In recent years, money manager Anthony Gaubis has translated the Juglar cycle into a decennial market cycle with three 40-month rotations in each decade. He says the market moves up in years ending with a 5 or an 8 and in the second half of every year ending in 2. See how easy this is?
A Cycle For Every Taste
If common stocks are not to your liking, there's an 18.2-year cycle in real estate, a 5.5-year gold cycle, a 5.91-year cycle in cotton prices, and a 6-year cycle in the rare coin market.
If you'd rather put your money into municipal bonds, Treasury bonds, oil and gas partnerships, helicopter leasing tax shelters, currency futures, antiques, or limited edition decorator plates, I'm sure you can find a plethora of cycle theories for each.
If anything, your problem will be an embarrassment of riches. In addition to the basic cycles of nature and business, every industry and every stock has its own cycles, and the market as a whole has daily (some say hourly) cycles. Hundreds of market technicians are busy interpreting these patterns and issuing forecasts so wildly divergent that you can likely find expert support for any premonition you will ever have.
The rare exceptions are those occasions when almost all of the analysts agree on where the market is headed. Then, at least, you know what to do -- the opposite.
The Tidal Wave
Then, too, like the sandpiper, you'll have to contend with the possibility that there may be crashing waves as well as routine eddies and breakers. One of the cycles Schumpeter noted in the 1930s was a gigantic half-century boom and bust cycle postulated a decade earlier by Russian economist Nikolai Kondratieff -- the economic equivalent of the tidal wave.
The Kondratieff long-wave cycle was controversial to begin with and has been neglected for most of its 80 years. (There's a cycle cycle, during which cycle theories are ignored, then revered.) It was dusted off in the late 1970s and highly publicized by hard-money investment advisors who regard the worldwide financial system as a house of cards and are always looking for the telltale signs of impending collapse.
In Kondratieff, they found a 50-year cycle that seemed to foretell that 1979 would be a replay of the 1929 stock market crash and ensuing depression. Their antidote was to get out of the stock and bond markets; open a Swiss bank account; buy gold, silver, and non-urban real estate, emergency provisions, a cabin in the hills, and a gun to ward off less prescient investors who would be wiped out in the crash and then come looking for undeserved food.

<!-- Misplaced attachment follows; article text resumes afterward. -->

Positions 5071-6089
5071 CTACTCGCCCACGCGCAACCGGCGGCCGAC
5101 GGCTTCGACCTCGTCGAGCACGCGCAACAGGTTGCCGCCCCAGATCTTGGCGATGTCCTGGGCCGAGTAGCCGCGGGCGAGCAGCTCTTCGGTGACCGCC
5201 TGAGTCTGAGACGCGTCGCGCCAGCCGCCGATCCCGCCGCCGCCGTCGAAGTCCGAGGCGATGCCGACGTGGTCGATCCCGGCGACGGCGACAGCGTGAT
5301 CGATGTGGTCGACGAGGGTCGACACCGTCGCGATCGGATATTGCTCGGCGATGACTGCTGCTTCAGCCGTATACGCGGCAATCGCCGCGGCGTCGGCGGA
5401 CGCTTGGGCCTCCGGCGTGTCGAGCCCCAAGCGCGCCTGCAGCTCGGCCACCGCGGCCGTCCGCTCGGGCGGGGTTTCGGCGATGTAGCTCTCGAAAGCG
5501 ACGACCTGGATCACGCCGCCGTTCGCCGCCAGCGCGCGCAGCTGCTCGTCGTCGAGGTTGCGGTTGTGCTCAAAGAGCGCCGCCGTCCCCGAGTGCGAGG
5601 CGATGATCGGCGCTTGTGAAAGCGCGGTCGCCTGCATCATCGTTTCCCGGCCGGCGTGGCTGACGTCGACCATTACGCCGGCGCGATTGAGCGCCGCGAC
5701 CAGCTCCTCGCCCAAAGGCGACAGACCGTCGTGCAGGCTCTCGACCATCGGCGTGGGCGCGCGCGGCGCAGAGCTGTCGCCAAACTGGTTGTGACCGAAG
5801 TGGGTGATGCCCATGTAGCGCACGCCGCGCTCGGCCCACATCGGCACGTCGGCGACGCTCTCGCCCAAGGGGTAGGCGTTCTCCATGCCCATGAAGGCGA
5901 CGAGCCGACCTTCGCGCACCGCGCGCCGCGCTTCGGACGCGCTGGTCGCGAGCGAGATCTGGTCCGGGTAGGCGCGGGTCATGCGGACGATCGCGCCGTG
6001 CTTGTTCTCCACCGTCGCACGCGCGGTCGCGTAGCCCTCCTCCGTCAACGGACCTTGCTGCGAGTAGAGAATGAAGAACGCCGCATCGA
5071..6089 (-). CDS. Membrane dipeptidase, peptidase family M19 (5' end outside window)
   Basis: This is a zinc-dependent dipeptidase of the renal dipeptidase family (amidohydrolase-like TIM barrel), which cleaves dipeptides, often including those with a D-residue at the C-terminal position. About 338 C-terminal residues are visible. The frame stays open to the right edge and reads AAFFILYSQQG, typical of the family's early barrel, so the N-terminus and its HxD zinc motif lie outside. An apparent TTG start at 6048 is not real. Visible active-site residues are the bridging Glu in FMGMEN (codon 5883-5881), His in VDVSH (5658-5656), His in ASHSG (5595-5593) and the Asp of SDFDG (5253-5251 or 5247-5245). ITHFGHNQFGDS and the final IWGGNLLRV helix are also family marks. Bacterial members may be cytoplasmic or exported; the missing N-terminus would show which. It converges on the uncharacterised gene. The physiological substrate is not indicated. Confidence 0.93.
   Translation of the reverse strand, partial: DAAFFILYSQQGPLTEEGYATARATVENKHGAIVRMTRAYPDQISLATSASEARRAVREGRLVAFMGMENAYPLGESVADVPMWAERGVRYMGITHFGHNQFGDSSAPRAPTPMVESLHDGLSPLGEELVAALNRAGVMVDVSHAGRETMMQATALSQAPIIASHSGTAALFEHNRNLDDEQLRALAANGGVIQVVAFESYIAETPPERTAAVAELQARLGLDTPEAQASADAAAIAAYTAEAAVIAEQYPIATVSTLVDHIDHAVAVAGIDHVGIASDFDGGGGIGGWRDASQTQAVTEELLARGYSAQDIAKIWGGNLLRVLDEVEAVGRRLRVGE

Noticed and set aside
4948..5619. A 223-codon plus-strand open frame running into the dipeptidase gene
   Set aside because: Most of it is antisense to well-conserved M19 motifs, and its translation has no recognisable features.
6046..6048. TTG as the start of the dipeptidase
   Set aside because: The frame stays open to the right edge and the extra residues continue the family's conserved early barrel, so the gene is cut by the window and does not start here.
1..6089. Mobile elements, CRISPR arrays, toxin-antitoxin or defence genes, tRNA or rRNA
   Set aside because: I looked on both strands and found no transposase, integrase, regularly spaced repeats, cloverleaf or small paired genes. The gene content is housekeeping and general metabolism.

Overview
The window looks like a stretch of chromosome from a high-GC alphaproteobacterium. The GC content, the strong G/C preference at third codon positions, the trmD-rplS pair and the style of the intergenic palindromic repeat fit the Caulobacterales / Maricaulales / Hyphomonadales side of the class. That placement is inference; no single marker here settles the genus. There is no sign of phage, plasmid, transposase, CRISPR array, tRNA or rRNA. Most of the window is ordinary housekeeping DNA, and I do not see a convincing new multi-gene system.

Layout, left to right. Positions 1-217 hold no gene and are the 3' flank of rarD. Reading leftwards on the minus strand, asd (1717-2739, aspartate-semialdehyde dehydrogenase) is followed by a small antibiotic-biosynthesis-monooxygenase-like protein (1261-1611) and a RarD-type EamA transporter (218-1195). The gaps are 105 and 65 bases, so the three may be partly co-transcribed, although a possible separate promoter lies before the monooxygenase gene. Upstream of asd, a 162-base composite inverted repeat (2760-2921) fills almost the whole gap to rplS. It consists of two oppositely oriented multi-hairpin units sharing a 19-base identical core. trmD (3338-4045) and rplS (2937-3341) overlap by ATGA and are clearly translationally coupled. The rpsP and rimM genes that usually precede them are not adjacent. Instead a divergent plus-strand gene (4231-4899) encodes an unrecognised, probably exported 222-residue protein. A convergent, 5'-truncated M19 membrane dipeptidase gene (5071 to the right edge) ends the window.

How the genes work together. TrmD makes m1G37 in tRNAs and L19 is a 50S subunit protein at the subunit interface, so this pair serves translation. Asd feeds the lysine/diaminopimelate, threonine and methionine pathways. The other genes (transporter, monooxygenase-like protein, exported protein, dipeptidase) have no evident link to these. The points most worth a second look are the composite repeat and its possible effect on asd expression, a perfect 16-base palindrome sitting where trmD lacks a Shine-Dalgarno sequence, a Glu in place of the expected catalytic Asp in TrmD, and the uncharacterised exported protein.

The Fudge Cycle
When doomsday failed to arrive on schedule, the 50-year cycle was reinterpreted as a 52-year cycle, then 55, finally 60. Then the Kondratieff interpreters decided that the cycle isn't working because the Fed has screwed it up by creating money out of thin air.
The long-wave cycle received wider acclaim here than in Kondratieff's homeland, where the Russian Association of Social Science Research grudgingly published the original papers along with articles by other economists, denouncing the whole idea as a capitalistic heresy. Kondratieff spent his last years in a labor camp.
A reasonably adept sandpiper would have seen that one coming.
Why all this hairsplitting and obfuscation when, in fact, cycles are so rudimentary that even junebugs can master them, as can locusts, grunions, wooly-bear caterpillars, the swallows of Capistrano and the buzzards of Hinckley, Ohio?
I asked a senior consultant from one of the nation's leading econometrics firms to clear up the confusion: "Can't you give me a firm prediction on when interest rates will begin their next cycle?"
"And you can tell me how high they'll go?"
"Certainly. Which do you want?"
"Sorry," he said. "Our motto is -- Give them a number, or give them a date; but never give them both."
I like Muhammed Ali's motto better -- Float like a butterfly, sting like a bee -- which inspired my own: "Surf like a sandpiper; invest like a tree."
"If Instead of Apes
We Had Come from Grapes"
is a book of light verse
written and illustrated
by Alan Van Dine